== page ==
This paper aims at presenting certain issues of piscine toxicology in order to illustrate different aspects of researches carried out at the Faculty of Environmental Sciences and Fisheries (FES&F), the University of Warmia and Mazury in Olsztyn. The present-day Faculty is derived from the Faculty of Fishery at the Agricultural College in Olsztyn, which was created in 1951. During the years 1966–1968, the departments specializing in marine subjects were moved to the University of Agriculture in Szczecin (at present, the West Pomeranian University of Technology), where the Faculty of Marine Fisheries and Food Technology were established. In the structure of FES&F in Olsztyn, we have 7 departments: Department of Applied Ecology, Department of Environmental Biotechnology, Department of Environmental Microbiology, Department of Environment Protection Engineering, Department of Fish Biology and Pisciculture, Department of Ichthyology and Department of Lake and River Fisheries without a separate unit for fish toxicology. The ongoing research projects in fish toxicology are related to current problems in fishery and aquaculture.

The toxicity of phenol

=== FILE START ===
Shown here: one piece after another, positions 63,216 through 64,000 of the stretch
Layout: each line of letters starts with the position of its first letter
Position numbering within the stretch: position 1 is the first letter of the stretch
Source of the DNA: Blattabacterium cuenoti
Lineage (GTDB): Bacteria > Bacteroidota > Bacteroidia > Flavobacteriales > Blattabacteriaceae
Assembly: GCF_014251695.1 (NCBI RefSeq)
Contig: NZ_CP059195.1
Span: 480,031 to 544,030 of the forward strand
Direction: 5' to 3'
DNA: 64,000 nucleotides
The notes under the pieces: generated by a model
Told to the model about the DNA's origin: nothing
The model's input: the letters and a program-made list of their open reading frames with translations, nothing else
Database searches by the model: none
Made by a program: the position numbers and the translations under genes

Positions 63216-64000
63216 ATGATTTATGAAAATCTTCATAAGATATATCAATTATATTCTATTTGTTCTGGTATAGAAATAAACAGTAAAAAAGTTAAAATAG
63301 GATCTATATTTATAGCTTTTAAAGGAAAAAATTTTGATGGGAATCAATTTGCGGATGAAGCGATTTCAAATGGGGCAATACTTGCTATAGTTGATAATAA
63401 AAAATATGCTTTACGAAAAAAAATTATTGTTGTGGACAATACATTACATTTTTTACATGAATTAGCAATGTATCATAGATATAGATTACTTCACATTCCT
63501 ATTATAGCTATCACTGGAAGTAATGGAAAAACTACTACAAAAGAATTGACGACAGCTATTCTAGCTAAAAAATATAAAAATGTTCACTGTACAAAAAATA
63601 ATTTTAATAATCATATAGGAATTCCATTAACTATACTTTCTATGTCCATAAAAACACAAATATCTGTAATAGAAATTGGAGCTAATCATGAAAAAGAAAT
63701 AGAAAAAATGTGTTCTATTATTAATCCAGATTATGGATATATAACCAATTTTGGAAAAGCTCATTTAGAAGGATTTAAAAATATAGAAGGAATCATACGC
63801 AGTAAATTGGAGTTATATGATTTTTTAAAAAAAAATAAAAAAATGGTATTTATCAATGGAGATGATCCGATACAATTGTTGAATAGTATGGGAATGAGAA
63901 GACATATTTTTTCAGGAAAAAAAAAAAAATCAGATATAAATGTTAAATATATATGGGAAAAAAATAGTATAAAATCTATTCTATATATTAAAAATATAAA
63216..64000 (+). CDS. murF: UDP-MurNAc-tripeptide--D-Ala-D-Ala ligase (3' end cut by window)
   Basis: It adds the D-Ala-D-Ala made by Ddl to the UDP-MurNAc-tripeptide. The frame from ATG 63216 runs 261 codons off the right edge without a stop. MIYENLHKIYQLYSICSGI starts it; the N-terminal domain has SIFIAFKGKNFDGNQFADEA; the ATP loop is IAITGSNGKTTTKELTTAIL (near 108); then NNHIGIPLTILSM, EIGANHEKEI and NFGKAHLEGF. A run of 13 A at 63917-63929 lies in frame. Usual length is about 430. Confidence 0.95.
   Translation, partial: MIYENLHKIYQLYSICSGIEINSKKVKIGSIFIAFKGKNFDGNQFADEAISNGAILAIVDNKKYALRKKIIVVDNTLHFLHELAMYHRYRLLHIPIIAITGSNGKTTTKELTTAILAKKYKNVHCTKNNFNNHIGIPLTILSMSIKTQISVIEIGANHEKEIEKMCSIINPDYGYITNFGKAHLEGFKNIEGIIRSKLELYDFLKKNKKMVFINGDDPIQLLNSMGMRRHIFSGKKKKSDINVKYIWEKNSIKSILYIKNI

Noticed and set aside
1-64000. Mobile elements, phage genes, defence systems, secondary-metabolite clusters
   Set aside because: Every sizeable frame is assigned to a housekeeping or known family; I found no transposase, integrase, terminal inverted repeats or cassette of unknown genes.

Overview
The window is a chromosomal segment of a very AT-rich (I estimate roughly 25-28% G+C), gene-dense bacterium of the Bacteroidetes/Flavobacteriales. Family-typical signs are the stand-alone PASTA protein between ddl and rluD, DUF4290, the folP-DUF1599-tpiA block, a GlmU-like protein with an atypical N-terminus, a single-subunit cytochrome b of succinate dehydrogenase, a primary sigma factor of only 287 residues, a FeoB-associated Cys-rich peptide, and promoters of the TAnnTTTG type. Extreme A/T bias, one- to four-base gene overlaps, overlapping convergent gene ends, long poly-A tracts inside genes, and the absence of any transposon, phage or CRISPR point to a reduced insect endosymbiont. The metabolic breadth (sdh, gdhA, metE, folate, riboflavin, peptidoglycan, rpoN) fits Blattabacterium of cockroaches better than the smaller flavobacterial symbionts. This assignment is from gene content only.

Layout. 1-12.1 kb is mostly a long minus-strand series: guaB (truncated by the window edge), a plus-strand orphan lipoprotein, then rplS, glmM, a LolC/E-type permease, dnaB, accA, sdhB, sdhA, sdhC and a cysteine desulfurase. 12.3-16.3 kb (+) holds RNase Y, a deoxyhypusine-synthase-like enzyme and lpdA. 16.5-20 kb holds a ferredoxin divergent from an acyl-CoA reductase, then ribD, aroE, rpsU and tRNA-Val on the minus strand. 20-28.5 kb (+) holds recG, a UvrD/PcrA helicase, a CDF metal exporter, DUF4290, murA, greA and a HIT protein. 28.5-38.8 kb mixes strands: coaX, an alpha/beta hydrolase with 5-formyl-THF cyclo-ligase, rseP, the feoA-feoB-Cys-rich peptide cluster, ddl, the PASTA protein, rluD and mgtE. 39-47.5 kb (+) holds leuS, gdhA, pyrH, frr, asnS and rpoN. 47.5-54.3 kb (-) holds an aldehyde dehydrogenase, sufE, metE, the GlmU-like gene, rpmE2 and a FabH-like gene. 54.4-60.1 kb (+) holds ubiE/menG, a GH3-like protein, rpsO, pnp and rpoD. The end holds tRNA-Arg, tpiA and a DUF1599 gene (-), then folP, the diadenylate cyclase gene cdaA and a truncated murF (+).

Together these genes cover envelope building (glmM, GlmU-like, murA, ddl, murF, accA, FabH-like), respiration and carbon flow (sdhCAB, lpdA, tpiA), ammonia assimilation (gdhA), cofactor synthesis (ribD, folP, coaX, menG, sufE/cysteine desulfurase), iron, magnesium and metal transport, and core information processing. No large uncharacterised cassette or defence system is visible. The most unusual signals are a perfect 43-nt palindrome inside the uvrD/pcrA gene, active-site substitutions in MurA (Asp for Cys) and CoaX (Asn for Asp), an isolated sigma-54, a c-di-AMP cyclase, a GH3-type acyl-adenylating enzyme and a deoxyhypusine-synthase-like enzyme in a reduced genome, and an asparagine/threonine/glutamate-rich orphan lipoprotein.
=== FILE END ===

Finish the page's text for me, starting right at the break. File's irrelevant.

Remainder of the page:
As opposed to toxicology of mammals, fish toxicology is dominated by a strong relationship between the response of organisms and environmental conditions, as well as habitat preferences of specific fish species. Therefore, reactions of thermophilous species of cyprinids and coldwater salmonid fish may differ from each other. Higher sensitivity to phenol was observed among breams Abramis brama L. in winter (Waluga, 1975), whereas among specimens of rainbow trout Oncorhynchus mykiss Walbaum – during a warmer period (Wlasow, 1980). The choice of phenol as a toxicant in the experimental works carried out at the Department was due to the presence of this compound in the pollution of two main Polish rivers – the Vistula and the Oder. In subacute tests, applying the histopathological and hematological methods, the effect of phenol on blood and the hematopoietic system was assessed, as well as on the conditions of organs and tissues of bream – the most commonly occurring fish, (Waluga, 1966a; b). Analysis of long-term (3 months) influence by a low concentration of phenol (0.5 mg/dm3) was a subsequent stage. In these conditions, chronic intoxication without clear clinical symptoms was obtained (Waluga, 1975). Direct influence of phenol on a bream's organism can be described as necrogenic. Most acute necrobiotic changes affected the gills – a respiratory organ, which in fish is exposed to continuous and direct contact with water and elements contained in it. Less distinct necrobiotic changes affected the alimentary tract and the skin. In the indirect effect of low phenol concentration, properties of a system poison were revealed – dystrophic and necrobiotic changes in the hematopoietic and reproductive systems. The subacute intoxication proceeds without any local reaction with circulatory disturbances and with extensive necrotic foci. In prolonged intoxication of bream, nonspecific defense reactions were observed (Waluga, 1975). When investigating the influence of prolonged phenol intoxication on the rainbow trout (Wlasow, 1984, 1985a; b), changes in erythrocytic indices were determined, as well as the activity of selected enzymes and the dynamics of osmotic resistance of erythrocytes. Determination of cytological changes in the blood and in hemopoietic organs (splenograms and nephrograms) enabled to draw a conclusion about the process of organ metaplasia. For the first time in Poland, the lymphoblastic transformation test was applied for the fish, which reflects the ability of an intoxicated organism for cellular response, which is very common among fishes.